More venture capital money is being poured into Asia than any region outside the U.S., as "red hot" India and China see several mega deals, a report from consultancy KPMG and market researcher CB Insights that was released on Wednesday showed. Internet and mobile startups commanded 67 percent of the funding worldwide.

Globally, investors pumped in $37.6 billion into venture capital-backed startups during the September quarter, a period that saw deal sizes getting fatter, while the total number of deals fell for the third time in four quarters. Seed funding and angel investment volume was hit too, slowing for the fifth quarter in a row, as investors showed a marked preference for mature startups, the report showed.

Of the $13.5 billion of venture capital funding that went into Asian startups in the September quarter, funding of Chinese startups "exploded" with multiple $1 billion rounds. China accounted for $9.6 billion, an increase of 315 percent from the year-earlier quarter. India "continues its hot streak," the authors of the report noted, with funding topping $2 billion for the third time in four quarters, and the number of deals topping 120 for the second-straight quarter.

Asia has pulled ahead of Europe in deal count as well, and has seen far more funding, with a total of about $42.3 billion in the last five quarters, compared with about $14.1 billion in Europe.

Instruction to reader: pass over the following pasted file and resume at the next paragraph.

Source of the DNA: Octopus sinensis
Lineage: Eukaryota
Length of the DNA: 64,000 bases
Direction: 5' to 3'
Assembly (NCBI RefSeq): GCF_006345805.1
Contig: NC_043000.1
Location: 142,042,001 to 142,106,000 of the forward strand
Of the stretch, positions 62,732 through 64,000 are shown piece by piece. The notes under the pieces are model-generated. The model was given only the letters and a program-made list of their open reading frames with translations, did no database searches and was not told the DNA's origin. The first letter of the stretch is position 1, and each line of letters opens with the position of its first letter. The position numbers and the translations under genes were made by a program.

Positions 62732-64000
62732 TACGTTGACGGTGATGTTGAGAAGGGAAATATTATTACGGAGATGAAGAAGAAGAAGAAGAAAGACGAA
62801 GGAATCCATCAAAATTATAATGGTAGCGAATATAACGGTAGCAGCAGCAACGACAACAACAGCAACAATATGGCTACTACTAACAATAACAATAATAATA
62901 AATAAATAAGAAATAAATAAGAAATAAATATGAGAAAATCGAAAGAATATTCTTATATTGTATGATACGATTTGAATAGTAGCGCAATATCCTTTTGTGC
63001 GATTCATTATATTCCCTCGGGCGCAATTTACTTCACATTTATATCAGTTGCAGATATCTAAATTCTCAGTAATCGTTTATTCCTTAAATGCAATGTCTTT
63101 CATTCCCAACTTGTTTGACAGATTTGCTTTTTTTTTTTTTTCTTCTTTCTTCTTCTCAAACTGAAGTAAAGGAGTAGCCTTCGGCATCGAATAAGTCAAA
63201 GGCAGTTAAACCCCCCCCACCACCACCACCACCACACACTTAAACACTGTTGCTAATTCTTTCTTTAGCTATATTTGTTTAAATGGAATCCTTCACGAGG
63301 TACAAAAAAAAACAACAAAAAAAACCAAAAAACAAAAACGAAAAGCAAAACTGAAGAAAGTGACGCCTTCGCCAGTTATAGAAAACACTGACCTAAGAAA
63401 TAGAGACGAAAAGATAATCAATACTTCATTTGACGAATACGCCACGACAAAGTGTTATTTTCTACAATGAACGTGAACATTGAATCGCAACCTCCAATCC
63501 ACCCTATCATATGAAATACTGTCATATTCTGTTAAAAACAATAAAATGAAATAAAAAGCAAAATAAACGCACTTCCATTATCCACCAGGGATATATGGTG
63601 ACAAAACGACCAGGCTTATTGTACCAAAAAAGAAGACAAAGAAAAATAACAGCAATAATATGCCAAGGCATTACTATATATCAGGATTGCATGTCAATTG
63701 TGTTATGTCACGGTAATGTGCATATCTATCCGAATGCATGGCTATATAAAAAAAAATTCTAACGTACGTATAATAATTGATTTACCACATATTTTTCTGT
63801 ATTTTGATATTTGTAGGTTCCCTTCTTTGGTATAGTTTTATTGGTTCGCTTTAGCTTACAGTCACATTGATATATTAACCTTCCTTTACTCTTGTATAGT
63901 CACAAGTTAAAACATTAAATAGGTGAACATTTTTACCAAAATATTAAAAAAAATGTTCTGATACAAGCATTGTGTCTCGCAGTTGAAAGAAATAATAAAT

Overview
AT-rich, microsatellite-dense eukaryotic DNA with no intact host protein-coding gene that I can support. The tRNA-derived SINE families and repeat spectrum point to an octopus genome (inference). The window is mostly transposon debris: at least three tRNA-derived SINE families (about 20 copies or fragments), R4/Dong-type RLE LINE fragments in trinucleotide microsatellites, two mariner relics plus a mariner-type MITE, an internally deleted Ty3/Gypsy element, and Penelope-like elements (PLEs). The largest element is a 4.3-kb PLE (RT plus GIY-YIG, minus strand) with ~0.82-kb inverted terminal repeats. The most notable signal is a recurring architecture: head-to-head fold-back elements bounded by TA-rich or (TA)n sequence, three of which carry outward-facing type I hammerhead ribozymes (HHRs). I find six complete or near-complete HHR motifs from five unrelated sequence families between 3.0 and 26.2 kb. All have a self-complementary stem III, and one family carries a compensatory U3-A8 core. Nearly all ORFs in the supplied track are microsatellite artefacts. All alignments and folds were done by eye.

Mega deals are an important factor boosting Asia's position in the venture rankings. Companies such as cab-hailing services provider Didi Kuaidi in China and One97 Communications, which operates a mobile wallet called Paytm in India, are among those that raised mega rounds of funding. Just the top five deals in Asia accounted for $5.3 billion or 39 percent of all funding in the region in the September quarter.

Globally, funding to VC-backed companies this year has already surpassed last year’s multi-year funding record, according to the report. The first three quarters of 2015 saw $98.4 billion invested in startups worldwide, compared with $88.7 billion in all of 2014.